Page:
Monday, March 12, 2012

Cicero on the offence of the Cross

Wretched is the loss of one's
good name in the public courts,
wretched, too, a monetary fine
exacted from one's property,
and wretched is exile.

But, still, in each calamity
there is retained some trace of liberty.
Even if death is set before us,
we may die in freedom.

But the executioner,
the veiling of heads,
and the very word ‘cross,’
let them all be far removed
from not only the bodies
of Roman citizens
but even from their thoughts,
their eyes, and their ears.
(Cicero, 106-43BC, Pro Rabirio Postump 16)

Crucifixion was a reserved for the lowest of the low, rightless non-Roman citizens who had been sentenced to suffer a most excruciating death for their crimes. As a method of execution it was designed to humiliate and degrade as well as kill. On that basis it might be thought that the Christian church would want to hush up the fact that its founder, Jesus Christ was crucified. The opposite is the case. Jesus regarded his death by crucifixion as the moment of his exaltation when his divine glory would be most fully revealed, John 8:28, 12:32-33, 17:4. 

The apostles placed the crucifixion of Jesus Christ at the very heart of their preaching, 1 Corinthians 2:2. This was despite the fact that the idea of a crucified Messiah was a stumbling block to the Jews and an offence to the Greeks, 1 Corinthians 1:23. No amount of rhetorical razzle dazzle could obscure the "offence of the cross" (Galatians 5:11). That is why Paul renounced rhetoric and preached a crucified Christ in a crucified style, 1 Corinthians 2:1-3. He knew that nothing but the power of the Spirit of God could make his preaching convincing and effective, 1 Corinthians 2:4-5. 

The reason why the apostles made Jesus' scandalous death so central to their message is that they believed that he did not die for his own sins as a failed Messiah, but for ours, as the world's true Saviour. "Christ died for us" (Romans 5:8),  "Christ died for our sins" (1 Corinthians 15:3), "who have himself a ransom for all" (1 Timothy 2:6), "he himself is the propitiation for our sins" (1 John 2:2).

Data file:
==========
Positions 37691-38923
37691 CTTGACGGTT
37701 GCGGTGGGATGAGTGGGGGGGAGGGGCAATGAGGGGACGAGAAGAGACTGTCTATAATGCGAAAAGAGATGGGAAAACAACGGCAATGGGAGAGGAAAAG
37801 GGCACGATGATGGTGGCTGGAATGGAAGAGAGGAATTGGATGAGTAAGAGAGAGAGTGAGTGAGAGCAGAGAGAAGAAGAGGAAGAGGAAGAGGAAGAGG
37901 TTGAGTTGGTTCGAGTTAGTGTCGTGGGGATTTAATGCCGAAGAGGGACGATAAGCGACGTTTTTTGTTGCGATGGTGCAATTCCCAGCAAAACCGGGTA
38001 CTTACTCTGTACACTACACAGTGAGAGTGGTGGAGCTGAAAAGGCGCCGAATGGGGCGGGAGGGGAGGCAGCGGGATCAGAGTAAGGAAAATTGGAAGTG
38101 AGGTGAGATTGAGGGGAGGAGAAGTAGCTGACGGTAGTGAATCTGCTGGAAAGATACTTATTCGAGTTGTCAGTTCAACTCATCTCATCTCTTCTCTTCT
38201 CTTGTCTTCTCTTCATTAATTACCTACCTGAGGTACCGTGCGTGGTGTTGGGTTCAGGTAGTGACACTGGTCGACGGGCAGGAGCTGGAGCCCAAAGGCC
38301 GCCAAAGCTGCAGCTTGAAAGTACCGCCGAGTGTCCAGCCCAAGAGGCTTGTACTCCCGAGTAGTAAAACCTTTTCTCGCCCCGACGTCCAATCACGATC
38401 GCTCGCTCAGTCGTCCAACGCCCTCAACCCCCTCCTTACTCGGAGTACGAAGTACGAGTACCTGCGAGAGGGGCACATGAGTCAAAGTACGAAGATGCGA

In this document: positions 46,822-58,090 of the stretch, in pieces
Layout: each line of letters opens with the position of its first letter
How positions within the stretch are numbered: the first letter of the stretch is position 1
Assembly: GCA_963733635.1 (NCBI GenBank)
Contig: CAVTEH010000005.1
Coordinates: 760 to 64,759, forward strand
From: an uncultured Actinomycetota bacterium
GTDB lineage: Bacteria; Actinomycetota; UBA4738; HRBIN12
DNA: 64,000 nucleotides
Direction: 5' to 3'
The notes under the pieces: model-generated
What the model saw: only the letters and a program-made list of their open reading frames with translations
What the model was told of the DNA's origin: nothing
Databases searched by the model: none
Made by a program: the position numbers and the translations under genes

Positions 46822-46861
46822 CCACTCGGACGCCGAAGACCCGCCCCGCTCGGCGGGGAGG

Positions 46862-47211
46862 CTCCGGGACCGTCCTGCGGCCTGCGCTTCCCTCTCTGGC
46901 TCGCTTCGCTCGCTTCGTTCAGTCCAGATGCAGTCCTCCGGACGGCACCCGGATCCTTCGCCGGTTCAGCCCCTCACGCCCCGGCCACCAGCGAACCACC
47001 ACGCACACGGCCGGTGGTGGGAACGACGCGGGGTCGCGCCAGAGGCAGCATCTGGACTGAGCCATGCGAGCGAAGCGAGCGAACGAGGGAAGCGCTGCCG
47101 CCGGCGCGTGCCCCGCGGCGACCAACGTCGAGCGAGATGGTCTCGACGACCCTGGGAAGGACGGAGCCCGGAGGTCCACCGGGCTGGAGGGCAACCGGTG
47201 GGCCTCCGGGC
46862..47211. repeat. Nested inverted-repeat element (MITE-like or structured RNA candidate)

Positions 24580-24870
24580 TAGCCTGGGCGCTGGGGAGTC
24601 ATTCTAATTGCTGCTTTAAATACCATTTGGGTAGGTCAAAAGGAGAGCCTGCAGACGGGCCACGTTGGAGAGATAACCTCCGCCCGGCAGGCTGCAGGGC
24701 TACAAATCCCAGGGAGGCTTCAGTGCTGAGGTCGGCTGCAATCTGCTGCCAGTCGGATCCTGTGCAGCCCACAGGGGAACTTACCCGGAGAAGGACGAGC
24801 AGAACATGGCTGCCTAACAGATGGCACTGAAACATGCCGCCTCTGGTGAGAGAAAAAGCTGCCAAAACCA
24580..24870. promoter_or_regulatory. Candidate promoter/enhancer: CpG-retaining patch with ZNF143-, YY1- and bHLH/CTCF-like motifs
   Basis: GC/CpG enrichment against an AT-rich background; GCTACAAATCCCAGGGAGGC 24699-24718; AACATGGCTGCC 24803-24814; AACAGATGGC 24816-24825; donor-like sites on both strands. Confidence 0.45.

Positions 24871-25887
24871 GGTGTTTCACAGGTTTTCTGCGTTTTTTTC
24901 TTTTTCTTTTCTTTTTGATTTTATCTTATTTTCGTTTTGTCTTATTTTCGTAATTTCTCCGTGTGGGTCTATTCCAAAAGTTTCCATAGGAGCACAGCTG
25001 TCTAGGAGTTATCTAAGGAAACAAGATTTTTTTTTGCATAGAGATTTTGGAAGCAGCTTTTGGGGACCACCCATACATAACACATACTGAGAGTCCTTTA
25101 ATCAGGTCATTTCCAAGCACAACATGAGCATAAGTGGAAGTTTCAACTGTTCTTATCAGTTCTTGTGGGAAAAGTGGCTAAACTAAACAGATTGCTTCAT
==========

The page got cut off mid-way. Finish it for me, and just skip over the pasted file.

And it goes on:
The cross of Jesus is the great revelation of the glory of our triune God. There we see that the Father so loved the world that he have his only Son to suffer and die for us at Calvary. There we see the Son of God who loved us and gave himself for us, bearing our sins in his body on the tree. There we see the eternal Spirit lovingly upholding the Son as he offered himself to God in our place. 

Cicero urged his fellow Roman citizens to avert their thoughts, eyes and ears from the cross.  But the cross of Jesus holds our thoughts captive. We live by looking to him who was lifted up for us. The message of the cross is a symphony of God's grace to our ears. That which was most shameful to Cicero was the proudest boast of the apostle Paul, Galatians 6:14.

That is why we sing...

 1    O what matchless condescension
            The eternal God displays;
        Claiming our supreme attention,
            To his boundless works and ways.
                    His own glory
            He reveals in gospel days.

    2    In the person of the Saviour,
            All his majesty is seen!
        Love and justice shine for ever;
            And, without a veil between,
                    Worms approach him,
            And rejoice in his dear name.

    3    Would we view his brightest glory,
            Here it shines in Jesus’ face;
        Sing and tell the pleasing story,
            O ye sinners saved by grace;
                    And with pleasure,
            Bid the guilty him embrace.

    4    In his highest work, redemption,
            See his glory in a blaze;
        Nor can angels ever mention
            Aught that more of God displays;
                    Grace and justice
            Here unite to endless days.

    5    True, ’tis sweet and solemn pleasure,
            God to view in Christ the Lord;
        Here he smiles and smiles for ever;
            May my soul his name record;
                    Praise and bless him,
            And his wonders spread abroad.
            (William Gadsby, 1773-1844) 

1 comment:

Leslie Wolf said...

Wonderful post. Beautiful.